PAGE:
If you do any work in open source, you probably live for GitHub. With all the time you spend using it, you can improve your experience by leveraging a variety of browser extensions.
The following is a rundown of my favorite GitHub extensions on my preferred browser, Google Chrome. While I am focusing on Chrome extensions, you'll find that there are plenty of GitHub extensions for other browsers, too.
Do you prefer a GitHub extension not listed here? Let me know in the comments!
This extension supercharges the top GitHub search bar by adding auto-completion, last active users, top public repositories, and more.
You can even type
aa<space> to find GitHub repositories directly from your Chrome address bar!
The default file icons in GitHub are so, so boring. Are you tired of seeing the default notepad icon next to every file, no matter the extension?
The File Icon for GitHub, GitLab and Gitbucket extension, by Homer Chen, adds file icons to GitHub repositories. Personally, this makes it easier for me to find certain files in folders with many files.
Any reasonable code editor gives you the ability to easily expand or collapse code blocks for readability. The GitHub Code Folding extension, by Noam Lustiger, allows you to do this inside the GitHub user interface.
The extension lists the size for an entire GitHub repository and also the size of each file.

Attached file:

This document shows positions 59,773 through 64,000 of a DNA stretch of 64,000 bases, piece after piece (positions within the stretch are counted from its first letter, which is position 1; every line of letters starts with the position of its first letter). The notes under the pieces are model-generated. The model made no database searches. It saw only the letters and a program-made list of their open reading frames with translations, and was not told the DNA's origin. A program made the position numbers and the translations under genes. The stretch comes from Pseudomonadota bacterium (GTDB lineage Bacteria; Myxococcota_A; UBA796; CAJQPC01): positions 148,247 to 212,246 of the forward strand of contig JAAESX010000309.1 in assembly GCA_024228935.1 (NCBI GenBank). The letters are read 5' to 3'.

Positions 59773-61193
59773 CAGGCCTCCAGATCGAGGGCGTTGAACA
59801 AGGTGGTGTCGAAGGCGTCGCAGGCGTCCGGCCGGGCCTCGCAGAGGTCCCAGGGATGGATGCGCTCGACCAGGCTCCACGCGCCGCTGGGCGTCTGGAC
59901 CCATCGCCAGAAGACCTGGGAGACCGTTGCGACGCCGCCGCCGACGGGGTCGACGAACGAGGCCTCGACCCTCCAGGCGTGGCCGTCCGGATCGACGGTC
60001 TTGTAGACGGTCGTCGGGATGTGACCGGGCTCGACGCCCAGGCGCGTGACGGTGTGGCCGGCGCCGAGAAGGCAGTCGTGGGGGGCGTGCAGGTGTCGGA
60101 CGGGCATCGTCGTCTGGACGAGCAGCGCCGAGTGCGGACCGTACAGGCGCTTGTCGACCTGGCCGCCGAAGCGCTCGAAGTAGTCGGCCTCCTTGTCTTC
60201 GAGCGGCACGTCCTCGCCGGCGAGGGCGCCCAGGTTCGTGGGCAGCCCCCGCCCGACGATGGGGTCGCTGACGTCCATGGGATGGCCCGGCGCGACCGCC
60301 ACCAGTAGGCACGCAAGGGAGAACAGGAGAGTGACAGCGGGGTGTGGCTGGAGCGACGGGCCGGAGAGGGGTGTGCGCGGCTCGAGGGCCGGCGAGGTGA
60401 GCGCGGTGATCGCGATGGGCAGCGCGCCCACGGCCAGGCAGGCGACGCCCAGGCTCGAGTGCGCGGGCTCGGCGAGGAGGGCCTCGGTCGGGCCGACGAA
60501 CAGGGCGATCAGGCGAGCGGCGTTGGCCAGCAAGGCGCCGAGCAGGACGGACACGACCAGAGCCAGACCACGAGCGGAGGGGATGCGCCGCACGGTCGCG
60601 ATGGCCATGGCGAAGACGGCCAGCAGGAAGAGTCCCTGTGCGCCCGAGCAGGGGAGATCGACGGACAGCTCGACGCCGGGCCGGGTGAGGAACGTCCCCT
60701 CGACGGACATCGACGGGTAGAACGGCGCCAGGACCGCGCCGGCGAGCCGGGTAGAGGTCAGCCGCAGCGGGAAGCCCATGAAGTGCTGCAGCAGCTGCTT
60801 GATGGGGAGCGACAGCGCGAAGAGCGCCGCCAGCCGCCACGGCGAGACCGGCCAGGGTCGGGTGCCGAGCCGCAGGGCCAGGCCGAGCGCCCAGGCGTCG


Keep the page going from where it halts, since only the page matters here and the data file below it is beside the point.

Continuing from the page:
The Hide Files on GitHub extension, by Sindre Sorhus, hides nonessential project files and folders from the GitHub user interface (like Yarn lock files, the .git folder, and so on). Of course, you can customize which files to ignore.
The Isometric Contributions extension, by Jason Long, shows an isometric pixel art version of a user's contribution chart. It also includes more granular user data, like a user's busiest day, current streak, and longest streak.
Of course, you can easily switch between the isometric view and the default view. This extension does not have certain functionality like hovering over a day for details.
(The screenshot grabbed from the extension's repository.)
I cannot do without the Octotree extension. This extension offers an easy-to-navigate code tree, allowing for lightning-fast browsing of a repository's files.
The Refined GitHub extension, by Sindre Sorhus, offers a slew of features that is missing from GitHub. If you look at the repository, you'll see that GitHub has integrated functionality that was first developed in this extension.
Some functionality includes the ability to mark issues and pull requests as unread, reaction avatars on comments, clickable references to issues and pull requests, and links to an issue's closing commit or pull request.
Where do you stand on the tabs vs. spaces argument? You can only pick one. (In an effort to keep all my readers, I will abstain from this one.)
When I discover a GitHub repository, I like to find out information about the author—generally this includes following the person on Twitter, which is often the best place to contact someone or and learn about them. If the author does not include their Twitter handle in his or her GitHub bio, it can be tedious and time-consuming to search on Twitter.
If you want to clone a GitHub repository, the most common (and documented) way is to browse to it and click that green Clone or download button. In this case, I am cloning the .NET machine learning project:
Typically, I would copy the Git repository path and clone it in a command line window, like so:
git clone https://github.com/dotnet/machinelearning.git
As it turns out, this is a waste of clicks. All you have to do is grab the URL from the address bar of your favorite browser and ignore the
.git extension altogether.